Manager’s Pet

Most of us have heard the expression “teacher’s pet.” In some cases, we have not only heard the expression, we’ve experienced the dynamic in action—either as the teacher’s pet or as the student “on the outside looking in.” What a relief to have left that dispiriting dynamic behind when we finished school, right? Wrong!  Unfortunately, the existence of in-groups and out-groups continues into our workplaces as adults.

Leader-member exchange theory attempts to explain the effects of a leader’s behavior on individual staff, as well as on the team and the organization. It recognizes that leaders do not treat all their staff the same. Most leaders form strong, positive, trusting relationships with some staff, but not with others, thus creating in- and out-groups. Staff who are part of the leader’s in-group tend to receive better treatment from the leader, which can include more positive attention generally, information sharing, resource allocation, development opportunities, and plum projects, together with higher confidence and consideration. The employees who are relegated to the out-group are generally less compatible with the leader, based simply on personality and other personal factors that have nothing to do with their actual work performance or capability.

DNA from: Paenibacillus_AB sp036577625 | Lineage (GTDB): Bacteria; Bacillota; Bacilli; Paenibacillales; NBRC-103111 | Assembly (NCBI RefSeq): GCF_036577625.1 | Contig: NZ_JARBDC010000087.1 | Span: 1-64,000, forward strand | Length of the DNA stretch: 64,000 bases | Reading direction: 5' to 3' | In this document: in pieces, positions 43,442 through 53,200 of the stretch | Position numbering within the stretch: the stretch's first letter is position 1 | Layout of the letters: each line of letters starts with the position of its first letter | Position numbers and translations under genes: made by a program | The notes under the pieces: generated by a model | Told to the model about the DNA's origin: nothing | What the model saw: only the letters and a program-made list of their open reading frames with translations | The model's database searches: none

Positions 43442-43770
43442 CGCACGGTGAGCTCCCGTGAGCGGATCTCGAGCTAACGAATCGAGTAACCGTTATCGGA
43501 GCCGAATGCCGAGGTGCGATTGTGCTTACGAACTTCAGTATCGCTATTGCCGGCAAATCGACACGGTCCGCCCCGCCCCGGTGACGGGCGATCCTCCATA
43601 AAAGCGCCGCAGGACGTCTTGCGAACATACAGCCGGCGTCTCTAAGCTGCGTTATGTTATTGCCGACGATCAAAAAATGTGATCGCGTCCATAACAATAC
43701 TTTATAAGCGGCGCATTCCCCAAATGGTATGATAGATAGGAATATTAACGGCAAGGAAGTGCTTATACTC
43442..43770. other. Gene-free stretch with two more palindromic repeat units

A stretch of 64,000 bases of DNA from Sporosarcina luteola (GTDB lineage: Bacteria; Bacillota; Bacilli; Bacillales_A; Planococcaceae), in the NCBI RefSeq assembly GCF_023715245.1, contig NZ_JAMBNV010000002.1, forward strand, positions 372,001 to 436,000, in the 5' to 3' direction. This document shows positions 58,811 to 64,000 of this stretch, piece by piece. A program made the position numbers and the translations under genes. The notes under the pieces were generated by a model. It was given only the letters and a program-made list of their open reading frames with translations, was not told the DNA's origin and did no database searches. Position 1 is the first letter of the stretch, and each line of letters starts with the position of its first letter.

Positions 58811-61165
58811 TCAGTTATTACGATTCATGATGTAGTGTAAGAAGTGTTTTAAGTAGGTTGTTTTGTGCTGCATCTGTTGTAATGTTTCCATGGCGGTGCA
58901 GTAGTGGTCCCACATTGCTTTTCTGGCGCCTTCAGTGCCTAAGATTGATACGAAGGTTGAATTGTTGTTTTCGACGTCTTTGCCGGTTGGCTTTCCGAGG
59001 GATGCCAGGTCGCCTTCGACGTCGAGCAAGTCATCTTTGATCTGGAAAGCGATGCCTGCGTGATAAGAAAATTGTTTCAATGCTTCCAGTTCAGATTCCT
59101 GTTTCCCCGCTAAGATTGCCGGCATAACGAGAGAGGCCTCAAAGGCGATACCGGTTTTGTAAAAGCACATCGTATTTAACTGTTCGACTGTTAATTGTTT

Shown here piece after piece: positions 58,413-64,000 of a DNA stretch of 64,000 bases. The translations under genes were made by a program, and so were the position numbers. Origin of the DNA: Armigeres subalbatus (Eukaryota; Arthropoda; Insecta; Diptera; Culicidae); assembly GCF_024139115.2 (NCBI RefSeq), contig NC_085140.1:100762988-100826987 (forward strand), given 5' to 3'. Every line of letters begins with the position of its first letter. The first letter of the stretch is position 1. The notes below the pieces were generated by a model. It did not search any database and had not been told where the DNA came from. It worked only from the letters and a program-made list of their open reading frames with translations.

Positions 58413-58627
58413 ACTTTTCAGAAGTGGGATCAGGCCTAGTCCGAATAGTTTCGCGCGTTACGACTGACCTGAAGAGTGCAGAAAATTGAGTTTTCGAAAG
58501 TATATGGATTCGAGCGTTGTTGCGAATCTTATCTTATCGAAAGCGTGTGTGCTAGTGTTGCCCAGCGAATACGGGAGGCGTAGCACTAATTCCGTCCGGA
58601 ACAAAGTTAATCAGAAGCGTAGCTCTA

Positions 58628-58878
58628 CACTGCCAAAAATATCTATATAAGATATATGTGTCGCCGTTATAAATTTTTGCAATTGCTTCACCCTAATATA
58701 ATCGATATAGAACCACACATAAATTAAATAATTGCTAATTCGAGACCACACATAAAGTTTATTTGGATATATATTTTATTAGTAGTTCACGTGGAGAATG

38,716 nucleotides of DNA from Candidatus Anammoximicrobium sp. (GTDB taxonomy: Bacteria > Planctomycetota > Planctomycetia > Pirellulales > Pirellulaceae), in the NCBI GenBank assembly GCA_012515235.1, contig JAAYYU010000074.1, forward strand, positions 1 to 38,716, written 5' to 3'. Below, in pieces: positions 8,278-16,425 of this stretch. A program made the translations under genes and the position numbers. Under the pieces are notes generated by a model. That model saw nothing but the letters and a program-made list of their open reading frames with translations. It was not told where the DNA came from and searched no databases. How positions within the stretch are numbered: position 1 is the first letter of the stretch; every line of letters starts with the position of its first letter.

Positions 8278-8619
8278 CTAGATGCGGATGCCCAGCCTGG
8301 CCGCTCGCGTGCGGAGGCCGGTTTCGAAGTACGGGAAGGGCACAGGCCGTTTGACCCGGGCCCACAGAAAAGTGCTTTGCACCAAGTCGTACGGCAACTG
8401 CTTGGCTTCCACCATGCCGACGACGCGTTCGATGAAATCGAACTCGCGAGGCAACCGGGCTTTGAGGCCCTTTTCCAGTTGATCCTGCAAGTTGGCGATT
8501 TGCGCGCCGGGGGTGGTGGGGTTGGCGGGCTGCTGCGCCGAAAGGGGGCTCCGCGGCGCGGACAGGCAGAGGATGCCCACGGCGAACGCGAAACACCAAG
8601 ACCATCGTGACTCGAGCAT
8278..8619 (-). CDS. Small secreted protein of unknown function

Studies have shown that high-quality leader-member exchanges produce multiple positive outcomes including lower employee turnover, enhanced employee job satisfaction and higher levels of commitment, better performance evaluations, faster career progress over 25 years, and other such outcomes. Conversely, playing favorites can damage a leader’s credibility, result in staff resentment and poor morale, create schism within a team, and cause an organization to suffer the loss of productivity and talent with respect to the out-group.

Here are two online articles you may find helpful in observing and understanding your own leadership style from Forbes and Harvard Business Review.